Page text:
I wrote recently about how even the mainstream media is coming around to reporting the consensus within the U.S. intelligence community, that Iran is not developing nuclear weapons and has demonstrated no intention of doing so. For example, the New York Times ran a front page story on Saturday entitled “U.S. Agencies See No Move by Iran to Build a Bomb.” Another in the Los Angeles Times last Thursday similarly headlined, “U.S. does not believe Iran is trying to build nuclear bomb.” Even though most of the mainstream media continues to hype threat inflation on Iran and give voice to war hawks, these types of articles are notable. The fact that U.S. intelligence agencies believe Iran is not developing nuclear weapons and the fact that no evidence of a weapons program has been put forth is becoming more widely understood.
Unfortunately, the war hawks have a tendency to believe what they want. Back in 2010, Joe Keohane wrote a piece in the Boston Globe about how political science shows that “facts don’t necessarily have the power to change our minds.” He cited recent studies which found that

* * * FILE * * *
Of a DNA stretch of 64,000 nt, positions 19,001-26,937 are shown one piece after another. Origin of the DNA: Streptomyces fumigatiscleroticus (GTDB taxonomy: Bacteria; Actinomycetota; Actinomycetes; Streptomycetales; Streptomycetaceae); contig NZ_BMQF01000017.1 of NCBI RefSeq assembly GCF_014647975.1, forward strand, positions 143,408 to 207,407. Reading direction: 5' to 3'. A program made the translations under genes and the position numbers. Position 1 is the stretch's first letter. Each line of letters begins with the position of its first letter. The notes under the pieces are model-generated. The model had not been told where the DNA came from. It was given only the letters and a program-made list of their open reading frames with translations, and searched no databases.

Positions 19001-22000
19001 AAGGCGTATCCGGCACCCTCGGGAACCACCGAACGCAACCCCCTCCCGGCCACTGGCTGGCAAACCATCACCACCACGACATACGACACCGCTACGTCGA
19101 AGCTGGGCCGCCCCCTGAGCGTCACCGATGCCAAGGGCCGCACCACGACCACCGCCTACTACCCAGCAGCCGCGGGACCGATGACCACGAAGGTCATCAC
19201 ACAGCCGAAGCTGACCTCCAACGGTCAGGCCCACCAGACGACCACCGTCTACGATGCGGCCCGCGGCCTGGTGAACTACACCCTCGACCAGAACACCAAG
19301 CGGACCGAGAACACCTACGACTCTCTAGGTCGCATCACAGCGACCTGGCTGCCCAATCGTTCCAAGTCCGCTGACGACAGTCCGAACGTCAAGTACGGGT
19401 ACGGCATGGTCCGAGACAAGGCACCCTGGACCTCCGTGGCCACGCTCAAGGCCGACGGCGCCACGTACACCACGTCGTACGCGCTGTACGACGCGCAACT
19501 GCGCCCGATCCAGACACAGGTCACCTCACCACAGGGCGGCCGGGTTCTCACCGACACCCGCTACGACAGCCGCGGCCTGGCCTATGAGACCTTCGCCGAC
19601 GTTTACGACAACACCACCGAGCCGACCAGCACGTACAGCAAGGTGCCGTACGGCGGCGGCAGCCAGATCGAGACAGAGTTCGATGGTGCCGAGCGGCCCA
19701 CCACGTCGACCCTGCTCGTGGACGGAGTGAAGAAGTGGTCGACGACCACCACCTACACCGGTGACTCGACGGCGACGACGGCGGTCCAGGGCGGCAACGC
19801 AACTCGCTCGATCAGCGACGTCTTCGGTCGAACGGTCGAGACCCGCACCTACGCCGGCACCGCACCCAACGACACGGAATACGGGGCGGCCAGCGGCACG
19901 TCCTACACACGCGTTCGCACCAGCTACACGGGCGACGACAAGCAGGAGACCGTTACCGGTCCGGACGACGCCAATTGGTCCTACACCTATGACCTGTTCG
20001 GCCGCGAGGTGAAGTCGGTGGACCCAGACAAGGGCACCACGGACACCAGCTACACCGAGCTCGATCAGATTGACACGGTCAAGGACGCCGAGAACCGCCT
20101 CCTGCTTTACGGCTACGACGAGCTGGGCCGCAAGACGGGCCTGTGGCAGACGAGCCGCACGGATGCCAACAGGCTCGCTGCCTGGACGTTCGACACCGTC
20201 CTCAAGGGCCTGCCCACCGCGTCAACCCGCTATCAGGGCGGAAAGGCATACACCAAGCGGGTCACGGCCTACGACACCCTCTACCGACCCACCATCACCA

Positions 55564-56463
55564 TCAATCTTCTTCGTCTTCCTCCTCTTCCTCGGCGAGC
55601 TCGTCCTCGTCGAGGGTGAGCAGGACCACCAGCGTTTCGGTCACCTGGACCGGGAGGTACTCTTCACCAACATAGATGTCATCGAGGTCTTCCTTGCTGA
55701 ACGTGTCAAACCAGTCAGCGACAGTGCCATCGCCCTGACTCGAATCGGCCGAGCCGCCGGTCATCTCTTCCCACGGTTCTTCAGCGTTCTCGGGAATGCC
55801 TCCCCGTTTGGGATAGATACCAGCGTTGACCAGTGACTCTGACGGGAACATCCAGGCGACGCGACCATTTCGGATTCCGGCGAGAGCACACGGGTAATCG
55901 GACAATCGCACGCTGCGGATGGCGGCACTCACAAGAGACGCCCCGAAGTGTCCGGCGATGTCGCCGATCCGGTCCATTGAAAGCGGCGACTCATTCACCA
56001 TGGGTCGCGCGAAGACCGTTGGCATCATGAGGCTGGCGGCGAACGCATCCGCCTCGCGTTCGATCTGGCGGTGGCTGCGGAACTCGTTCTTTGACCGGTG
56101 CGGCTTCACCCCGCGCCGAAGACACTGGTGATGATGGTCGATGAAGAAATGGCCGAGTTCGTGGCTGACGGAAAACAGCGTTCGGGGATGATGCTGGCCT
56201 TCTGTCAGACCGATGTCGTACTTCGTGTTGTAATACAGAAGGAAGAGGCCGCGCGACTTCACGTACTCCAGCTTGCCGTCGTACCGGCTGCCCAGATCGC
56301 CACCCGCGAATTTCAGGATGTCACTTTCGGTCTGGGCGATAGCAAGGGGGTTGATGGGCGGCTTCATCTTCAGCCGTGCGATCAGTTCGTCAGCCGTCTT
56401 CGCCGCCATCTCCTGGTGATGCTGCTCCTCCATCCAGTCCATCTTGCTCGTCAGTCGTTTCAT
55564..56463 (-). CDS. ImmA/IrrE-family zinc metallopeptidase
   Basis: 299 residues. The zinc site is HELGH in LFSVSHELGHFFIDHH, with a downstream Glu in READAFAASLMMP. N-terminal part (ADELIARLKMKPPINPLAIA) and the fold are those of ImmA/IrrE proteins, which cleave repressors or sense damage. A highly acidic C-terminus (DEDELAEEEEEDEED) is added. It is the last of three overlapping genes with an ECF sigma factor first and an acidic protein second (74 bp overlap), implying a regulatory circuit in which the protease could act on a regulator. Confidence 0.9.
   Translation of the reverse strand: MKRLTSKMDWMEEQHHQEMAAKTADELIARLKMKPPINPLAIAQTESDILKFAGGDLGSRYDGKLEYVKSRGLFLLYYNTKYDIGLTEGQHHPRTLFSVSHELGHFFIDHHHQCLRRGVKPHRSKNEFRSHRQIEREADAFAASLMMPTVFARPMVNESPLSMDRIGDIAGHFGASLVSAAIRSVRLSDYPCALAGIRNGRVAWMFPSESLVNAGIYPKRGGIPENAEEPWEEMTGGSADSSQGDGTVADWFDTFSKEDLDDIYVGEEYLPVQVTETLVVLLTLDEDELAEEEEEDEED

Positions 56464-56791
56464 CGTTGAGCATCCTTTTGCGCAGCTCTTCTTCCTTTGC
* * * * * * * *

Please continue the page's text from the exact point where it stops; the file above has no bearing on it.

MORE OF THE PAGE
when misinformed people, particularly political partisans, were exposed to corrected facts in news stories, they rarely changed their minds. In fact, they often became even more strongly set in their beliefs. Facts, they found, were not curing misinformation. Like an underpowered antibiotic, facts could actually make misinformation even stronger.
I have to believe that’s what is happening in this Wall Street Journal Op-Ed, wherein Frederick Kagan and Maseh Zarif from the American Enterprise Institute all but argue war is the only option because Iran is relentlessly building nuclear weapons. Sigh.
P.S. Notice their use of the phrase “nuclear weapons capability,” and see here for the context on that.